Mark Zuckerberg is the CEO of Facebook. His Facebook profile doesn’t list his relationship status, but if it did, it might say “in a relationship with Coal”.
Everyone has had a friend in a destructive relationship — a relationship that you just know is going to hurt your friend in the long run, and which also hurts others around him. Mark Zuckerberg and his company certainly have an electric relationship with coal power, but we can see that it just isn’t sustainable.
The affair began in January, when Zuckerberg announced that he would build a data center in Prineville, Oregon, choosing coal to power it. Then he announced that he would double the size of the storage facility, also doubling his dependence on coal despite its well earned dirty reputation.
It was Zuckerberg’s decision to take the plunge with coal, rather than weigh other attractive options like wind or solar, that drove us to begin an intervention. In a letter to Zuckerberg on September 1st, Greenpeace’s Executive Director, Kumi Naidoo, expressed his concern:
No global business leader, particularly not one who reaches so many people daily, could deny that in this time it is both a threat to a company’s reputation and financial health risk to ignore their company’s environmental impacts.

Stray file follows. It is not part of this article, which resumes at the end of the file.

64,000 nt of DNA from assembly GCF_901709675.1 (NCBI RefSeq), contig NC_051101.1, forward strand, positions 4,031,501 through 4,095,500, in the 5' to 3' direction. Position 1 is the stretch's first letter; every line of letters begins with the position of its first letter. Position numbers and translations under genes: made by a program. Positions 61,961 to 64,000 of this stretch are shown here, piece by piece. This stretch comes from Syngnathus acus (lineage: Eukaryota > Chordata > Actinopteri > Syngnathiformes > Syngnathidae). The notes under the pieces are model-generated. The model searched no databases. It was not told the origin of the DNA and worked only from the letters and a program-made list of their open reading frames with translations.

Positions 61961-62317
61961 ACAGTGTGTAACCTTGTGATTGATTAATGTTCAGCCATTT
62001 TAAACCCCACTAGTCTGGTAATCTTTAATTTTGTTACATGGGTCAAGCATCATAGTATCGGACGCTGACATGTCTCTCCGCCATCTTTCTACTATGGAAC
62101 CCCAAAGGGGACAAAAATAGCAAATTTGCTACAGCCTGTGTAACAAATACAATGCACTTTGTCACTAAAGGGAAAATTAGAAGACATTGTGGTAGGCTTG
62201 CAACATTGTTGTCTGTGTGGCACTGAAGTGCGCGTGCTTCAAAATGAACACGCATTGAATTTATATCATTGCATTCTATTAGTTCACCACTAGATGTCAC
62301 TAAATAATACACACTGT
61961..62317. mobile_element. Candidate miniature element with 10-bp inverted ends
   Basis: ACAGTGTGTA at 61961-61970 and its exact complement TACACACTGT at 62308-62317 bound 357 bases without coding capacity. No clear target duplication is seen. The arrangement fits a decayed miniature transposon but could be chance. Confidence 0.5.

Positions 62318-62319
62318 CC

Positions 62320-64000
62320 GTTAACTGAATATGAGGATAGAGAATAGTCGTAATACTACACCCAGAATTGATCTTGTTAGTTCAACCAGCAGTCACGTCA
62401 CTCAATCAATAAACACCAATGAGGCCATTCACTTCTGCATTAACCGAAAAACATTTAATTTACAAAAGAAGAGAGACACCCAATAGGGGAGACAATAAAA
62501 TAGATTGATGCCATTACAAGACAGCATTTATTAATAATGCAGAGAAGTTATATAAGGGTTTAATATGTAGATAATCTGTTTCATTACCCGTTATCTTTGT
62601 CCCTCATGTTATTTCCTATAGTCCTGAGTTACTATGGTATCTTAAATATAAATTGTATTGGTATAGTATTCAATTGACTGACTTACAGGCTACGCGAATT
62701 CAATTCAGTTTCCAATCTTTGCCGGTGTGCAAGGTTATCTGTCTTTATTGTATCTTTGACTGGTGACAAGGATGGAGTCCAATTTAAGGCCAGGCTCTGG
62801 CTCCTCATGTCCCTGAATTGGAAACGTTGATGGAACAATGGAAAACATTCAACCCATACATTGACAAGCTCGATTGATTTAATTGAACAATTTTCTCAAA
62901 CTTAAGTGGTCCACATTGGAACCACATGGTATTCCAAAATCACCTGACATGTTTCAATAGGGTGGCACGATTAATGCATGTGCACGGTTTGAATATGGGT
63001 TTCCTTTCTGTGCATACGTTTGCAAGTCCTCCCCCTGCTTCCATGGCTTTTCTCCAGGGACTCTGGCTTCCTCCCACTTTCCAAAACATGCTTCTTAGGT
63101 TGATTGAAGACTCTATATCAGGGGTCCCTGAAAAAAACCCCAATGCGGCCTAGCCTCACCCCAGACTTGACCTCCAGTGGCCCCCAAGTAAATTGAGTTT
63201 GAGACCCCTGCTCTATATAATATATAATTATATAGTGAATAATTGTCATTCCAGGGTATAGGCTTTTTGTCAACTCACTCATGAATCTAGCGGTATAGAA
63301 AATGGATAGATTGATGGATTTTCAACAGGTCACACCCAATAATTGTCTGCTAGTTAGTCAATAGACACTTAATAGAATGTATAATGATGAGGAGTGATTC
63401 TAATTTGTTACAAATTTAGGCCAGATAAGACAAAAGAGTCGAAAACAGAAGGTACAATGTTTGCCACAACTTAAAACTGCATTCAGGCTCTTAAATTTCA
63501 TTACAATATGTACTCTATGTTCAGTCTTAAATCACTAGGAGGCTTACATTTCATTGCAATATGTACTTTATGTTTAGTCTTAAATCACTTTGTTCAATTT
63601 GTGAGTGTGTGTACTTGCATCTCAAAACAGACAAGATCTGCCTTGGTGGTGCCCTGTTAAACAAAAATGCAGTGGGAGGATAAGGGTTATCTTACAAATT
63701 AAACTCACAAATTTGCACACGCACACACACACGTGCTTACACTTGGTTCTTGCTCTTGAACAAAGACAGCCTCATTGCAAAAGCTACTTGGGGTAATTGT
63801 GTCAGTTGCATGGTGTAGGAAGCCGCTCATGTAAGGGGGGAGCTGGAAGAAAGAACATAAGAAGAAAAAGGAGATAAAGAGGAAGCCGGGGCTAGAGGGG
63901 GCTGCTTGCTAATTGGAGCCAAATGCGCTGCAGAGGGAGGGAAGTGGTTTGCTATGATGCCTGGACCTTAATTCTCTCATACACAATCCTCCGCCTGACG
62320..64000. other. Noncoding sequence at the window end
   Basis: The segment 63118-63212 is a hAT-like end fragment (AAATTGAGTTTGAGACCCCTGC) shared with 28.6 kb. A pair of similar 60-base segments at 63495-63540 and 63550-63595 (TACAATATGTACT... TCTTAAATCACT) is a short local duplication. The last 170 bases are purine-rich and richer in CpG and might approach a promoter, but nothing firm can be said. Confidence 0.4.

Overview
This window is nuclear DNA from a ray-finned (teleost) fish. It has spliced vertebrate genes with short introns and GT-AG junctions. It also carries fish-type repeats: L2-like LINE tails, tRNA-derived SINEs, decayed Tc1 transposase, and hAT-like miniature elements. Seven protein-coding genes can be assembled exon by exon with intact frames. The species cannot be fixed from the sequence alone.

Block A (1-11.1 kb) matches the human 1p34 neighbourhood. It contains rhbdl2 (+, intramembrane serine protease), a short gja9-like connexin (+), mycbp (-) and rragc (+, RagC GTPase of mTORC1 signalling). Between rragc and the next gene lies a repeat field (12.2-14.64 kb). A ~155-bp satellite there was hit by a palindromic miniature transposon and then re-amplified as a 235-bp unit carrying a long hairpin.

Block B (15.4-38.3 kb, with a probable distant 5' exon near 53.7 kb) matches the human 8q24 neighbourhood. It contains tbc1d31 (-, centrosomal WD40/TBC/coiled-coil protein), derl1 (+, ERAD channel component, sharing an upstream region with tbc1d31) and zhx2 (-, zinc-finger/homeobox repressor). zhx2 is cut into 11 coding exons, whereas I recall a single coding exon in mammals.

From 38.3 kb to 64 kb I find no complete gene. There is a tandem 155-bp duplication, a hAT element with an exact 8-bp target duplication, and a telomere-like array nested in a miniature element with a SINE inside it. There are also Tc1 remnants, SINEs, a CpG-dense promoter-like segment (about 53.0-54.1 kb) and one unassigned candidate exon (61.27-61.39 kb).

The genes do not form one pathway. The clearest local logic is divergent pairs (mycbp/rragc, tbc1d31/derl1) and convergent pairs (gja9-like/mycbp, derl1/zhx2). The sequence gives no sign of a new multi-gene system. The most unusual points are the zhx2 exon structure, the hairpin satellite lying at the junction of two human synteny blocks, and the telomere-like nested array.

Half-a-million Facebook friends also tried to steer Zuckerberg in a healthier direction, suggesting he seek some renewable energy and look for places that have an abundance of fresh, sustainable options. Coal may be a cheap date right now, but over time it will pose a financial risk to his company and create a terrible environment for the rest of us.
Unfortunately, Facebook’s response indicates that Zuckerberg is still afraid of commitment.
We want to see Facebook thrive. And we want to make sure that the rest of us don’t suffer from the company’s bad choices. This video is another attempt to help Facebook face reality: coal is going to cause us all pain. It’s time to end the relationship.
If you want Facebook to have a healthy, sustainable relationship with renewable energy, pass the video around to others. With your help, we can get Facebook to change its relationship status with coal.
This is a reprinted post from Daniel Kessler, Communications Manager of Greenpeace International